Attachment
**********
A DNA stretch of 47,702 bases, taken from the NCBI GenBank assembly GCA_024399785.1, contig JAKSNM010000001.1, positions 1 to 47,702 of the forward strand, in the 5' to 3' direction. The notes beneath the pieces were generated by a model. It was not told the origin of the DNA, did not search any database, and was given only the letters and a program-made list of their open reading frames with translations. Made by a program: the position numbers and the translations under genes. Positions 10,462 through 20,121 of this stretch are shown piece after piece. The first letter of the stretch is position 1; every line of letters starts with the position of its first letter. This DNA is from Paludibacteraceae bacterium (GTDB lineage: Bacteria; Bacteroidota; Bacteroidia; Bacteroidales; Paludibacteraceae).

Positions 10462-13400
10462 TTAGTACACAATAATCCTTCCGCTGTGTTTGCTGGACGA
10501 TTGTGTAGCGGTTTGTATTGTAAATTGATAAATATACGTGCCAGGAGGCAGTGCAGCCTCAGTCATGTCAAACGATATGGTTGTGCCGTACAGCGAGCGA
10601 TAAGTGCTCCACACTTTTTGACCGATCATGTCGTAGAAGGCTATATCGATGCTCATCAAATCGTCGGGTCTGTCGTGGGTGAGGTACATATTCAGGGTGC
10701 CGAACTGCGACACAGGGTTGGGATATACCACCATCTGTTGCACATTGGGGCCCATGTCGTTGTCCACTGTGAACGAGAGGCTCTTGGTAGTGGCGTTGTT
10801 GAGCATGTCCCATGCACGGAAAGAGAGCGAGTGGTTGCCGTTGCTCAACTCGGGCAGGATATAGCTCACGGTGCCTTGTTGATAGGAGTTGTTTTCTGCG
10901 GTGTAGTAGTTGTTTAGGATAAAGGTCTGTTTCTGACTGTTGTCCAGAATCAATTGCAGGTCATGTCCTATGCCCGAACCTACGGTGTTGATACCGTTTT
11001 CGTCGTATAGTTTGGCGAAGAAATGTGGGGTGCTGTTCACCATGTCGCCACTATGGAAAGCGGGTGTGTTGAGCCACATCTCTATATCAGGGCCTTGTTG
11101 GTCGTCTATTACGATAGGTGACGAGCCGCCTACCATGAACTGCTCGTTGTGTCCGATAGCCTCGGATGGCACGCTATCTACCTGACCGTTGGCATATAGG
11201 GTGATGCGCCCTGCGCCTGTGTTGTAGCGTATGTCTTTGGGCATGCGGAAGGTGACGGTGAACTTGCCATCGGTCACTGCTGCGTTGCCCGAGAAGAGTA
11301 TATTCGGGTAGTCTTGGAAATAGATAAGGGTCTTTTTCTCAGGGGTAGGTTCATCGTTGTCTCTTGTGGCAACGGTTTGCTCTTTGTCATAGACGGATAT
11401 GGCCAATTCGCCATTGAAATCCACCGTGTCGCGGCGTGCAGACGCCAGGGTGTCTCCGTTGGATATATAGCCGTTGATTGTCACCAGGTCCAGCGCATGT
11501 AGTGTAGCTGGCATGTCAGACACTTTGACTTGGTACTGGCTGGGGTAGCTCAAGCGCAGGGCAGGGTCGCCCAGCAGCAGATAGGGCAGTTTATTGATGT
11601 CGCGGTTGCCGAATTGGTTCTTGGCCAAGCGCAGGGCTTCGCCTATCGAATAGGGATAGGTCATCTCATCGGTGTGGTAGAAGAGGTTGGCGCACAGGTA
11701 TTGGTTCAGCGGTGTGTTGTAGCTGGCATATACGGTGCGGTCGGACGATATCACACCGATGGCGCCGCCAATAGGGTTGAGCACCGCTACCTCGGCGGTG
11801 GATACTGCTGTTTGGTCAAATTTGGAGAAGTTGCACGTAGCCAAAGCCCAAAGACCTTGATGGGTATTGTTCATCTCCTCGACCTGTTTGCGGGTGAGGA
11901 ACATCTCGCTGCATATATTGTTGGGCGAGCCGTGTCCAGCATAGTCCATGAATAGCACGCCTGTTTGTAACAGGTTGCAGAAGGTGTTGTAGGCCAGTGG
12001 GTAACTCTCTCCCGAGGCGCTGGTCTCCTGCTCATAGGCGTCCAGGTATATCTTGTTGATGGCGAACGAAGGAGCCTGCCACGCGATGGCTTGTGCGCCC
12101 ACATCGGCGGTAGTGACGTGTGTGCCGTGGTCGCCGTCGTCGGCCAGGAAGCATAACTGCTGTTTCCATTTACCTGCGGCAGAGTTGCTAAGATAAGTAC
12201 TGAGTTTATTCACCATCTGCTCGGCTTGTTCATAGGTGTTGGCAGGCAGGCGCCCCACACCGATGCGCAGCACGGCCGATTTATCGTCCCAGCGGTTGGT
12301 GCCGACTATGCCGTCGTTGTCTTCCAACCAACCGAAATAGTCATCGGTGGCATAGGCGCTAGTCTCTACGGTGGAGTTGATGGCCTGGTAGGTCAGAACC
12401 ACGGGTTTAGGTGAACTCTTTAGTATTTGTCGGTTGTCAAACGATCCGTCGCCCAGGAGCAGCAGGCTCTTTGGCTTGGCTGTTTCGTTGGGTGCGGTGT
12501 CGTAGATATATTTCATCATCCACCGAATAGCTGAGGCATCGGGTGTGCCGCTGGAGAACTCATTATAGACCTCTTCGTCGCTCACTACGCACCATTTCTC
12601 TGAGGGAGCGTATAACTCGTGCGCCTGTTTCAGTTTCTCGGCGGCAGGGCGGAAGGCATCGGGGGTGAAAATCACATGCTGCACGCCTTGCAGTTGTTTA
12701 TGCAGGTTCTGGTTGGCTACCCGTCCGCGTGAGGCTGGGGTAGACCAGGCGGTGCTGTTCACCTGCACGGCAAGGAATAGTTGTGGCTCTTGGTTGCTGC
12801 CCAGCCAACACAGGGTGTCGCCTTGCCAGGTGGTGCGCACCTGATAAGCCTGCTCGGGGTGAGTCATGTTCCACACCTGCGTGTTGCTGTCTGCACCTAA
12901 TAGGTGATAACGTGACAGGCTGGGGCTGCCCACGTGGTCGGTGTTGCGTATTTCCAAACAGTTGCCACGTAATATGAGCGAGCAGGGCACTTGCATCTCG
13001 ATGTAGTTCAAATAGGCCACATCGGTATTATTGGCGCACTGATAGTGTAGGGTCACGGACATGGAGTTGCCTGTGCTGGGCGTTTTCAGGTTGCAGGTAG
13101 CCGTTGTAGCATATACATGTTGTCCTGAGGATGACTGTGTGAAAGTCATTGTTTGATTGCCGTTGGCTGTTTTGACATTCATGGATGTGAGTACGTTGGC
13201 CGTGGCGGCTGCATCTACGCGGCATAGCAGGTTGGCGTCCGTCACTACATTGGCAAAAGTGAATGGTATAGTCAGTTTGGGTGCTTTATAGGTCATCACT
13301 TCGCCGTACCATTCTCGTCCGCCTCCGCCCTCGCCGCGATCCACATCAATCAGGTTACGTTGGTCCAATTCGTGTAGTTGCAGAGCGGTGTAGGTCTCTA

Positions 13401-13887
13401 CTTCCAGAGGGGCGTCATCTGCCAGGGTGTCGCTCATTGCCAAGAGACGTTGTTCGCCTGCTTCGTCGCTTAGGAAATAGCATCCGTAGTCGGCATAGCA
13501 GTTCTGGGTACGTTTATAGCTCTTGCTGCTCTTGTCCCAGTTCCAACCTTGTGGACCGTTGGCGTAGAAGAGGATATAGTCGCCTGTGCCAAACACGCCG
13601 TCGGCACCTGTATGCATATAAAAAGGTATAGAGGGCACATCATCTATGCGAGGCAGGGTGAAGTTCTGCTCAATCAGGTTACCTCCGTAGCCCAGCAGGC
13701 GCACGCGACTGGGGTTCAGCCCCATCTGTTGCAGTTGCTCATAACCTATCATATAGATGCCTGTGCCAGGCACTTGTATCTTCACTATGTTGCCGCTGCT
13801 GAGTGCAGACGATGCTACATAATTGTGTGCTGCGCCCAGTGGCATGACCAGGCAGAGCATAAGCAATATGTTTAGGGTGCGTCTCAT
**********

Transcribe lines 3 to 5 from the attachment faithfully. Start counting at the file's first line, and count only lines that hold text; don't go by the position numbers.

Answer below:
10462 TTAGTACACAATAATCCTTCCGCTGTGTTTGCTGGACGA
10501 TTGTGTAGCGGTTTGTATTGTAAATTGATAAATATACGTGCCAGGAGGCAGTGCAGCCTCAGTCATGTCAAACGATATGGTTGTGCCGTACAGCGAGCGA
10601 TAAGTGCTCCACACTTTTTGACCGATCATGTCGTAGAAGGCTATATCGATGCTCATCAAATCGTCGGGTCTGTCGTGGGTGAGGTACATATTCAGGGTGC